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Online Mendelian Inheritance in Man (OMIM): A database of human genes, genetic diseases and disorders

Tutorial and training materials by OpenHelix

Learn to use Online Mendelian Inheritance in Man, or OMIM, a catalog of human genes and genetic conditions. OMIM is a foundational resource in genomics and is valuable for clinicians and biomedical researchers. OMIM links and data are found at sites all around the bioinformatics sphere, but understanding the full scope of OMIM's data and resources enable the most comprehensive understanding of human phenotypes and disease. OMIM contains full-text summaries of information from the scientific literature, and provides extensive links to the literature resources and other genomic resource tools as well. Use OMIM as a comprehensive first stop to find important information and gene links for human Mendelian disorders.
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You'll learn:

  • ways to perform both simple and advanced searches
  • how to navigate and customize output displays to best serve your needs
  • methods to view OMIM data organized by either genes or disorders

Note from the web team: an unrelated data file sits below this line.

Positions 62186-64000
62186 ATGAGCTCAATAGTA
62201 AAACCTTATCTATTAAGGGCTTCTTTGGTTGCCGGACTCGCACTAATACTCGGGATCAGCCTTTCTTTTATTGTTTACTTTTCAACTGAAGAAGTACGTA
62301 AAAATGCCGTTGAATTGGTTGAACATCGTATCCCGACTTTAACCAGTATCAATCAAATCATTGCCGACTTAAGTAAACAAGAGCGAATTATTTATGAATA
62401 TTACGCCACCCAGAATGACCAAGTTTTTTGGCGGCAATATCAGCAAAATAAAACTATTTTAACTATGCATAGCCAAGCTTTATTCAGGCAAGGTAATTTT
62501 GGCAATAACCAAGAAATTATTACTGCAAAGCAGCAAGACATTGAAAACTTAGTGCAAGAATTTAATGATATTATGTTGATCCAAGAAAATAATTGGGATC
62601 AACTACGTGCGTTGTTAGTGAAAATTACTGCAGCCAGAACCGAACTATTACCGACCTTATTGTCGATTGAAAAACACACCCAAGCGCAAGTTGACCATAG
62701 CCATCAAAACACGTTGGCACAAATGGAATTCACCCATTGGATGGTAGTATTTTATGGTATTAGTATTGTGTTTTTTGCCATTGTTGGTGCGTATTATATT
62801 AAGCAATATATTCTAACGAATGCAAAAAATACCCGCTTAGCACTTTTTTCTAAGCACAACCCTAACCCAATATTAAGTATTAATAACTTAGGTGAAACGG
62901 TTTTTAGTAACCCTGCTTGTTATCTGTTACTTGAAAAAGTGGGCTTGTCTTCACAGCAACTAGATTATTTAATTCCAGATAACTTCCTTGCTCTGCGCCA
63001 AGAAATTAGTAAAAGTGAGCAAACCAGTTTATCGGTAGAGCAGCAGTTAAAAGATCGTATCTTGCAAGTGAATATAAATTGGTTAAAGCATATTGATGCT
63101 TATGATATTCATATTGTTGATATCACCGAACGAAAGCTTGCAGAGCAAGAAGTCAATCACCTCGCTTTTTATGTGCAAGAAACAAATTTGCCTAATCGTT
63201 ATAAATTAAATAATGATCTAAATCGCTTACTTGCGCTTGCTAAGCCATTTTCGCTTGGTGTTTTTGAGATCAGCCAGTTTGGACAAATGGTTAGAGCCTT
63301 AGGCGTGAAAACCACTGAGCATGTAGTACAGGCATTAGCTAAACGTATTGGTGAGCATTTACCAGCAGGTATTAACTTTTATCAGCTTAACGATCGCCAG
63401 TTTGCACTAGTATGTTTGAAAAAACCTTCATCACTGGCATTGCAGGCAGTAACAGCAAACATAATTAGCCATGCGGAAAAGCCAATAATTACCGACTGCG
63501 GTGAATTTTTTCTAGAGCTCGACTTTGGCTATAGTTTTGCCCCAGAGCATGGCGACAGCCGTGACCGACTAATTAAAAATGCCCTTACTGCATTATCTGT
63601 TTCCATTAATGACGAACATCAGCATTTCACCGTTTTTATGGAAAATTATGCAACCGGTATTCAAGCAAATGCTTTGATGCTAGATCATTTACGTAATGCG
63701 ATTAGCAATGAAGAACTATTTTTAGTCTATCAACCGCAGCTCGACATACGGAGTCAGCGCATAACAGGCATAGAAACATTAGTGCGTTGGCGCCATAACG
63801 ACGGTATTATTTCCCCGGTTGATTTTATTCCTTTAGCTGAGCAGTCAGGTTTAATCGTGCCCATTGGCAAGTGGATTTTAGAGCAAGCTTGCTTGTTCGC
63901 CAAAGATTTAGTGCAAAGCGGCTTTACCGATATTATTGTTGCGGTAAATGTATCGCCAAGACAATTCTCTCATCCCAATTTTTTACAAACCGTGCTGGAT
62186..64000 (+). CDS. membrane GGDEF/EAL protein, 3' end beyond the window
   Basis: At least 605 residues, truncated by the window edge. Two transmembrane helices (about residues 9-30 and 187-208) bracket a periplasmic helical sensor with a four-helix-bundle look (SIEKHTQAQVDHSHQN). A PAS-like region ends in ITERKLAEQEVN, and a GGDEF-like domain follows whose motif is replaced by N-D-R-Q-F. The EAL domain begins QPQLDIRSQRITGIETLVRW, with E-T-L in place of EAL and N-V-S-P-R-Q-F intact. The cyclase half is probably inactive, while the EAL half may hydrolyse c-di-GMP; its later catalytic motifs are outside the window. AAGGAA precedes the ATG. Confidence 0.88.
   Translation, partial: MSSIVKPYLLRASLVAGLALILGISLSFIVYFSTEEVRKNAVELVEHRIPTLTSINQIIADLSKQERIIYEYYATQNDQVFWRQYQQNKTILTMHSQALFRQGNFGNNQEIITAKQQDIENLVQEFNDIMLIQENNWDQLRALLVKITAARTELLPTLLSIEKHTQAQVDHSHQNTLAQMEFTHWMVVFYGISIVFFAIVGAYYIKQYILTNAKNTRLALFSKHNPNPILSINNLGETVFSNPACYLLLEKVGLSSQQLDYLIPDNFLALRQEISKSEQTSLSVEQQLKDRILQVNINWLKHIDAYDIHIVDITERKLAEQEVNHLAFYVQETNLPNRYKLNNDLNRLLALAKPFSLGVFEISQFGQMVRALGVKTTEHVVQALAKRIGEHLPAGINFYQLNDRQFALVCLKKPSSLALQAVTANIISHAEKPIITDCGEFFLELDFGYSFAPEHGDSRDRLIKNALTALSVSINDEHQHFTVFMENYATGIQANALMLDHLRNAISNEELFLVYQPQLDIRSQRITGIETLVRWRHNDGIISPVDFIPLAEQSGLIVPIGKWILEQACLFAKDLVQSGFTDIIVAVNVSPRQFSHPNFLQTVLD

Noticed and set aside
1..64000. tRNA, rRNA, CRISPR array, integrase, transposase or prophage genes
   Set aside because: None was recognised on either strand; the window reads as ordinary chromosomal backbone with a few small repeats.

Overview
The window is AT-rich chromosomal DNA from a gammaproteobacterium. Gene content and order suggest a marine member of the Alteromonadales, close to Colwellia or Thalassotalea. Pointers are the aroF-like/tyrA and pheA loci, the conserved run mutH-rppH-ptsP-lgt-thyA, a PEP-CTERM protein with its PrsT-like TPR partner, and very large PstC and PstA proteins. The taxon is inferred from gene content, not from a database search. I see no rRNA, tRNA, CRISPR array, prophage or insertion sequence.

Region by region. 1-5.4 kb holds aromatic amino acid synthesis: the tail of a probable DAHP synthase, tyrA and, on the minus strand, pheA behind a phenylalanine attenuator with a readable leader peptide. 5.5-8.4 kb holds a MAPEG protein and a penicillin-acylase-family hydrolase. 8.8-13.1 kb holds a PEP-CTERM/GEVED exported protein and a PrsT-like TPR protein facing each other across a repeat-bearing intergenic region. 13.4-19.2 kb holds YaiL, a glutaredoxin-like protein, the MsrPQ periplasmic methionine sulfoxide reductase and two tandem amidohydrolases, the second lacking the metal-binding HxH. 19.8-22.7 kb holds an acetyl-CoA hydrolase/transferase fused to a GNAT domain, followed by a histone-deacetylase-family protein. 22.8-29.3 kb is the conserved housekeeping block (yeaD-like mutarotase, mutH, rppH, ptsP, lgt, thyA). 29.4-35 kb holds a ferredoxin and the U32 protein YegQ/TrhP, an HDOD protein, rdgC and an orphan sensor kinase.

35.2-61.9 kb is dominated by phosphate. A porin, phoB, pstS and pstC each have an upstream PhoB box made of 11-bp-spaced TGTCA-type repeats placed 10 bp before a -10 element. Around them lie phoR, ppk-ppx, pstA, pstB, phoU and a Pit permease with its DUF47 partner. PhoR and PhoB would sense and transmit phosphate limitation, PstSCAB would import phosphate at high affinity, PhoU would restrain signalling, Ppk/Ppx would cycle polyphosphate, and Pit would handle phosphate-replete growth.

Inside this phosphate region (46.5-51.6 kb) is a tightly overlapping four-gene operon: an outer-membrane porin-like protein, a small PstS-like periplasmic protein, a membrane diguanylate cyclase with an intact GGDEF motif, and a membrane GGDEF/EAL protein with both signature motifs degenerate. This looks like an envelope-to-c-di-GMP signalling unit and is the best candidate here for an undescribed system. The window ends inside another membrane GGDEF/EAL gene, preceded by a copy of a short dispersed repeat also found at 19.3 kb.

• where to find, and how to use additional features of the OMIM resource


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Recent BioMed Central research articles citing this resource

Tosetto Enrica et al., Complexity of the 5′UTR region of the CLCN5 gene: eleven 5′UTR ends are differentially expressed in the human kidney Functional and structural genomics. BMC Medical Genomics (2014) doi:10.1186/1755-8794-7-41

Pepe Guglielmina et al., Identification of fibrillin 1 gene mutations in patients with bicuspid aortic valve (BAV) without Marfan syndrome Genetic epidemiology and genetic associations. BMC Medical Genetics (2014) doi:10.1186/1471-2350-15-23

Pons Linda et al., ZEB2, a new candidate gene for asplenia. Orphanet Journal of Rare Diseases (2014) doi:10.1186/1750-1172-9-2

Gagliardi Lucia et al., A case of Aromatase deficiency due to a novel CYP19A1 mutation Pituitary Axis Disorders. BMC Endocrine Disorders (2014) doi:10.1186/1472-6823-14-16

Anderson Alison et al., Twenty years of surveillance in Rett syndrome: what does this tell us?. Orphanet Journal of Rare Diseases (2014) doi:10.1186/1750-1172-9-87

More about the resource:

OMIM comes from the McKusick-Nathans Institute of Genetic Medicine at Johns Hopkins University. OMIM is intended for use primarily by physicians and other professionals concerned with genetic disorders, by genetics researchers, and by advanced students in science and medicine. While the OMIM database is open to the public, users seeking information about a personal medical or genetic condition are urged to consult with a qualified physician for diagnosis and for answers to personal questions.


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Copyright 2009, OpenHelix, LLC.

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